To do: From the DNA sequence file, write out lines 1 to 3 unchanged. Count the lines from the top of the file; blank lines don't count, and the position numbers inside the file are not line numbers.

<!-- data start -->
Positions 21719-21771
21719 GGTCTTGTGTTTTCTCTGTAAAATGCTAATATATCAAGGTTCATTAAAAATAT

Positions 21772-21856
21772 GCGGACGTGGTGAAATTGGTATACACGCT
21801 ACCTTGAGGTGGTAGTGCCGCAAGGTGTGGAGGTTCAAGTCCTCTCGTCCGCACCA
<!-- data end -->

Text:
Positions 21719-21771
21719 GGTCTTGTGTTTTCTCTGTAAAATGCTAATATATCAAGGTTCATTAAAAATAT

Positions 21772-21856